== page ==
Thursday, October 11, 2007

More On Yglesias and Kleiman


Matt Yglesias is showing why I admire him (and was surprised at his very sloppy analysis of what Clinton said about torture) here. He explains why he was wrong about Iraq. He makes no excuses. For example, he doesn't mention that he was very young (21 or 22) and busy writing about meta-ethics. Instead he just says he was ignorant and followed main stream Democrats.

Mark Kleiman is showing that he is not a professional blogger and has to work as a professor. He is also showing his self important side telling Clinton what she must do to have a chance to get his vote. Her responding is significantly less likely than his responding to me (he has linked to me actually me writing about torture he did really !).


Suggestions

If Hillary Clinton didn't intend to evade the torture question (as her handlers and her friends in the blogosphere insist) there are two things she can do about it:

1. Issue a simple statement: "When I'm President, there will be no waterboarding, no cold room, no sensory deprivation, no 'long time standing,' and no renditions."

2. File, and ask for hearings on, a bill for the relief of Khaled al-Masri.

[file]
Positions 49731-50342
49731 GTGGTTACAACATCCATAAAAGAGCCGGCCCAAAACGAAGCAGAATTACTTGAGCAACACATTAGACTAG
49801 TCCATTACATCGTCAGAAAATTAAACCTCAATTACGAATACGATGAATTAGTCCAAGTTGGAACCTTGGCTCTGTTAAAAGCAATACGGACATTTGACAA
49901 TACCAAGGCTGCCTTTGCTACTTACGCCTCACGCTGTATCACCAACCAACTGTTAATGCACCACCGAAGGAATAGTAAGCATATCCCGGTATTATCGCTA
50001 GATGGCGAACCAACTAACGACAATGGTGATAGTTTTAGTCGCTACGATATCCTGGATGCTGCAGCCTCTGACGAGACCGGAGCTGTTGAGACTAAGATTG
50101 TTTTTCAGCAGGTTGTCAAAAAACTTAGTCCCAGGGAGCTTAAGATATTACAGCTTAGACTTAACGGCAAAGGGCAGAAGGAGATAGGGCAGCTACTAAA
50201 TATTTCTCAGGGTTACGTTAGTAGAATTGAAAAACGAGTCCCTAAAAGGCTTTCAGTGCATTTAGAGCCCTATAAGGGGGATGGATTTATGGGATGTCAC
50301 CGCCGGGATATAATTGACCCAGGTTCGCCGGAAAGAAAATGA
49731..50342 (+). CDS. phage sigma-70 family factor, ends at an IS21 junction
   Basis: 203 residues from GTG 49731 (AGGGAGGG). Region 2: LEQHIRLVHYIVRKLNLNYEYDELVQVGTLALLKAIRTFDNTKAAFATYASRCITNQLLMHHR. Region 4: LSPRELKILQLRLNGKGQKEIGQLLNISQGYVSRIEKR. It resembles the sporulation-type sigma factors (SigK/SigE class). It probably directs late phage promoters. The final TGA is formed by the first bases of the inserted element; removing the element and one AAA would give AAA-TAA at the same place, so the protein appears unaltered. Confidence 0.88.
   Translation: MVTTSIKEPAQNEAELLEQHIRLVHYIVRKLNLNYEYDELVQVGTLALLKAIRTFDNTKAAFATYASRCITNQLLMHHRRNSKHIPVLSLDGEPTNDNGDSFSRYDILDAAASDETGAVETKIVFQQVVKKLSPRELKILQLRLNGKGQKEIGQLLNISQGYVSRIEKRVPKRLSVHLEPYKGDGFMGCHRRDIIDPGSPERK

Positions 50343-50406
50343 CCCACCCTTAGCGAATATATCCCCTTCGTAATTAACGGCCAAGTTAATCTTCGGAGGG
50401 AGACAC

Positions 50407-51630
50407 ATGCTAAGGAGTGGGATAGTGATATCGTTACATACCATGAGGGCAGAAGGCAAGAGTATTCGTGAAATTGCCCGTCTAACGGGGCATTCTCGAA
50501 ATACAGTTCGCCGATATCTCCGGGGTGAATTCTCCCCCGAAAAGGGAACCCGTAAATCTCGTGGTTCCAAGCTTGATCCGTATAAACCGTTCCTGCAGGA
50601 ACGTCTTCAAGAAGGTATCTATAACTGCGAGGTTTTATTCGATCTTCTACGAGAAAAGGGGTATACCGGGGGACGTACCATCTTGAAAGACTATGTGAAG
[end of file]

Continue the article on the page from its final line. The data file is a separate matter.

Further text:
Unless she does one of those things, those of us for whom torture is a deal-breaker will have to conclude that her ambiguity was and is deliberate, either because she thinks it would be bad general-election strategy to be too far out there on behalf of human decency or because she's not ready to limit her Presidential options with respect to the maltreatment of captives.


Now I think she was quite clear in the WaPo interview. If one thinks that "abide by the Geneva conventions and the laws we have passed" is unclear, one should look up the conventions and the laws. They are clear.

However, I want to pick on Kleiman. I remember the phrase "extraordinary rendition" which, unless the extraordinary is redundant, implies that the current kidnapping policy involves rendition in addition to ordinary rendition. Taken literally, Kleiman's suggested clear answer implies that he opposes ordinary rendition too. I'm not a lawyer and don't know what, if anything, an ordinary rendition is, so I will just note that, for all I know, extradition leads to an ordinary rendition. Thus I am not sure that Kleiman didn't carelessly say that he insists that Clinton rule out ever extraditing anyone to say Canada or Sweden (he certainly rules out extraordinary rendition to countries which do not torture -- how about the rendition of the Achile Lauro hijackers to Italy (which didn't torture them and released Abu Abbas the head of the terrorist organization)).

I am being picky at least and possibly totally wrong, but this is a criticism of recommended wording. Note that Kleiman was not in an interview and had time to work on the language. Clinton is dealing with people who will twist her words (or in the case of Kornblut and Balz lie about what she said). It makes sense to refer to highly detailed treaties and laws which were carefully drafted and debated rather than risk trying to summarize their essence in an interview. That is what Clinton did.

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